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Deal, or no deal

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Michael Gerson
June 17, 2011
— The most consequential recent political debate did not take place in New Hampshire. It is being held at Blair House, where Vice President Biden is convening bipartisan negotiations for an increase in the debt limit. Biden, by most accounts, is conducting those talks fairly. House Majority Leader Eric Cantor describes them as "constructive." Important, if true.

For the first time, Senate Republicans describe to me the outlines of a possible deal: a package of immediate and specific budget cuts; budget caps reaching out five years to reassure conservatives that tough budget decisions will be made in the future; Medicare reforms short of the House approach; no tax increases -- a Republican red line -- but perhaps additional revenue from the elimination of tax expenditures.


Senate Minority Leader Mitch McConnell seems particularly intent on reaching a Medicare agreement different from Rep. Paul Ryan's proposal. An incremental approach would allow Republican senators to say they confronted the problem, while also allowing them to distance themselves from the unpopular House plan.


President Obama, in turn, is presented with one of the largest decisions of his re-election campaign: Deal, or no deal?


The easiest, most obvious political path would be to put on the appearance of negotiations, to wait until the end of the process, to put a significant (but not dramatic) package of budget cuts on the table, and to dare Republican lawmakers to destroy the credit of the country by rejecting it.


But the dismal economic news of the last month may change this political calculation. It is far easier to defend a slow recovery than it is to defend a stalled recovery. And a second economic dip would be a mountainous obstacle to a second term. Obama may require an economic strategy beyond Medicare scare tactics.


Linking arms with House Speaker John Boehner and McConnell in a grand budget deal -- complete with East Room signing ceremony -- would at least have a chance of changing Obama's economic narrative. He would demonstrate that he can work with Republicans. Serious deficit reductions might build his credibility with independents. And Obama might buy a period of patience on the economy.


Democratic leaders recently declared Medicare reform off the table. Senate Majority Leader Harry Reid described the protection of this entitlement as "our top priority." Such a warning shot, however, would not have been necessary unless the Biden group was contemplating Medicare reform. Reid's message was directed not at Republicans but at the administration. Clearly some Democrats don't want to be disarmed of their Medicare club, even by incremental reforms.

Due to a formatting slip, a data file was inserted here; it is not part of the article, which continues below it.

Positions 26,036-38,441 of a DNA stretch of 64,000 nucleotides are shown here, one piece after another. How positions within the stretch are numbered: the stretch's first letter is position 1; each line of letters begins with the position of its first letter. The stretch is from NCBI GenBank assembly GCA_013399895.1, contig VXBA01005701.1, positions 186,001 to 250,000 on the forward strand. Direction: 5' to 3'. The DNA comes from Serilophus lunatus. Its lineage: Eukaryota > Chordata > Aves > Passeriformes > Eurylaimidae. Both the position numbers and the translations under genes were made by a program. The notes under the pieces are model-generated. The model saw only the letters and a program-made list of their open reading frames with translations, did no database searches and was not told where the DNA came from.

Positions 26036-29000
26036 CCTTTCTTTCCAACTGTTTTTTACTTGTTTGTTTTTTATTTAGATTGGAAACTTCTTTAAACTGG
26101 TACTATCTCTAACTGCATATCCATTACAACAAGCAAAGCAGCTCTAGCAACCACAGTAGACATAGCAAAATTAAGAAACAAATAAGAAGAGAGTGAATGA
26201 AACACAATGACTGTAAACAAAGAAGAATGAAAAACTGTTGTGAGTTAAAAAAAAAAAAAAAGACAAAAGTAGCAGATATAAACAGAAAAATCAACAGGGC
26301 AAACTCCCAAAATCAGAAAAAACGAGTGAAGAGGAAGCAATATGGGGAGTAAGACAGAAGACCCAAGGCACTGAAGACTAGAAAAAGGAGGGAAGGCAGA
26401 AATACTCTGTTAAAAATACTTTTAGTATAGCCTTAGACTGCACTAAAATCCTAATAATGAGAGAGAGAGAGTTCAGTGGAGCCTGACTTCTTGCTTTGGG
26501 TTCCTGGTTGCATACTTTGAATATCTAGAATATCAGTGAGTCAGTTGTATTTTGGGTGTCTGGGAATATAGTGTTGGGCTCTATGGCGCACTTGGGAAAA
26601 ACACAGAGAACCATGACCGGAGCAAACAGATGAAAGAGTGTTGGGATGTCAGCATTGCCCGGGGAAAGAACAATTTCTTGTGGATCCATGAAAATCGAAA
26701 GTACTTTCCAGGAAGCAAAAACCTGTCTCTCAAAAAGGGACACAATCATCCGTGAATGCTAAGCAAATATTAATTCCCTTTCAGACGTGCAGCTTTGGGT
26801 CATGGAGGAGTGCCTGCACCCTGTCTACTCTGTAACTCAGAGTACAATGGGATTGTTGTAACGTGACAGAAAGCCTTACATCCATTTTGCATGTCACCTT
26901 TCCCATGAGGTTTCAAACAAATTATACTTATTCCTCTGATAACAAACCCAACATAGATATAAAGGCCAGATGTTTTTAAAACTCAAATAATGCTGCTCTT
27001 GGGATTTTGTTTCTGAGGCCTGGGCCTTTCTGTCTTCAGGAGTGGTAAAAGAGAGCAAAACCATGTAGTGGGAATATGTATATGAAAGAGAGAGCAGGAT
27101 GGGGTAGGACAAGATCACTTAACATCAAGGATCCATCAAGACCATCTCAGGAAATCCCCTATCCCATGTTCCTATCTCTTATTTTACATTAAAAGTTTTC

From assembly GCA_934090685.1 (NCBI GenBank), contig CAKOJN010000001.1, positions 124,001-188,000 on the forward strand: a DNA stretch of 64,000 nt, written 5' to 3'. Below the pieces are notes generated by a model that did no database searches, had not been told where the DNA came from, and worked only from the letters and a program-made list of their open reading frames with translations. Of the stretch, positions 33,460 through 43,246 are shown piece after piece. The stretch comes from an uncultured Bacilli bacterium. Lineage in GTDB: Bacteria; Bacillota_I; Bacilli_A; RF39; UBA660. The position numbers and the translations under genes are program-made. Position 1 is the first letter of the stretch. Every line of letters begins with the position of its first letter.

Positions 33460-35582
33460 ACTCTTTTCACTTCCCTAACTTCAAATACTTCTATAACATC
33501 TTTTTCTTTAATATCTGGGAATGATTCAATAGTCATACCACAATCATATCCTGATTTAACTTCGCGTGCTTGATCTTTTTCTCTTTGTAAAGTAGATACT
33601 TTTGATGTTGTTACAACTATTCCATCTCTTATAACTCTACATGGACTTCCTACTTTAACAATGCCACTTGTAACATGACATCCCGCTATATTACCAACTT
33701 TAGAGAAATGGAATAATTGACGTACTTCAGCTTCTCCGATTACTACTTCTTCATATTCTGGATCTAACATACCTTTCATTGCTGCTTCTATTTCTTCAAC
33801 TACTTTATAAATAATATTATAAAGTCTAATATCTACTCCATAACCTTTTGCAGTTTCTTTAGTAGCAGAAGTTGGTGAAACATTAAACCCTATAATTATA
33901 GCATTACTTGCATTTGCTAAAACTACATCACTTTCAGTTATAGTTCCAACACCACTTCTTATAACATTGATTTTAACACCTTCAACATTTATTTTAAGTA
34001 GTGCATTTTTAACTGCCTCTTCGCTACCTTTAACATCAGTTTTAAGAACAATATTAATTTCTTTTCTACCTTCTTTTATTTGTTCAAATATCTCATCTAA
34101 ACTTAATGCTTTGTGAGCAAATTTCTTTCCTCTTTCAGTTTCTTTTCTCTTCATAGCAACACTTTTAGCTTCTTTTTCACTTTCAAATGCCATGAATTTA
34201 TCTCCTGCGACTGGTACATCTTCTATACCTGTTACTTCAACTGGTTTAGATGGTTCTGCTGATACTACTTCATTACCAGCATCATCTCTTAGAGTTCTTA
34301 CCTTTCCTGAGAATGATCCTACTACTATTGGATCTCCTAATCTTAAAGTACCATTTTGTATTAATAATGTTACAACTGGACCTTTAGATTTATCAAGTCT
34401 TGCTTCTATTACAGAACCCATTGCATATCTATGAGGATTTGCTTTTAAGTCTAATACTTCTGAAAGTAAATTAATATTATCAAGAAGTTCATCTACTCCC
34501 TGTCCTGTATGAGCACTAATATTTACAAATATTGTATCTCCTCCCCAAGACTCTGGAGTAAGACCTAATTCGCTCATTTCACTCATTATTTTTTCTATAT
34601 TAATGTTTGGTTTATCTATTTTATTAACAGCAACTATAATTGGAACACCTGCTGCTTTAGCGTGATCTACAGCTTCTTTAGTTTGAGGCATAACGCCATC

But there is only one Democrat who counts in the Blair House negotiations -- the president. Like presidents before him, he will do what is in his perceived interest.


Part of the determination of this interest depends on an economic judgment. Obama's more liberal economic allies contend that decreased government spending would undermine short-term economic growth. The American economy needs stimulus, not ill-timed austerity.


Other economists argue for the short- and medium-term benefits of a deficit reduction deal. Businesses would gain confidence that the deficit problem won't be addressed by massively increased taxes. Credit markets would find it reassuring that the federal government is not completely paralyzed.


And Obama could take a deal without abandoning the stimulus argument. The administration has released the trial balloon of including temporary payroll tax cuts in a budget agreement - similar to what President Bush did in 2008. "Republicans would have to decide if their opposition to 'fiscal stimulus' includes opposing temporary tax relief," says Stanford's Keith Hennessey.


The legislative path for a grand deal is admittedly difficult to chart. It is not clear that Boehner could deliver the votes of the most conservative House Republicans. So he would require some Democratic support. But any agreement on Medicare would make Democratic approval difficult for Obama to secure.


Obama's largest challenge, however, is that his economic problem may be moving beyond solution. The immediate, real-world effects of a budget deal would be positive but limited. It would address some worries and have some stimulative effect. But economic liberals are correct that a stimulus large enough to significantly reduce unemployment would require hundreds of billions of dollars over the next year. And this would undo the deficit reductions contained in the rest of a package.


Right about now, it is dawning on the administration that the economic conditions for next November's election are just about baked. Which will encourage either resignation to partisanship -- or an attempt at economic boldness.



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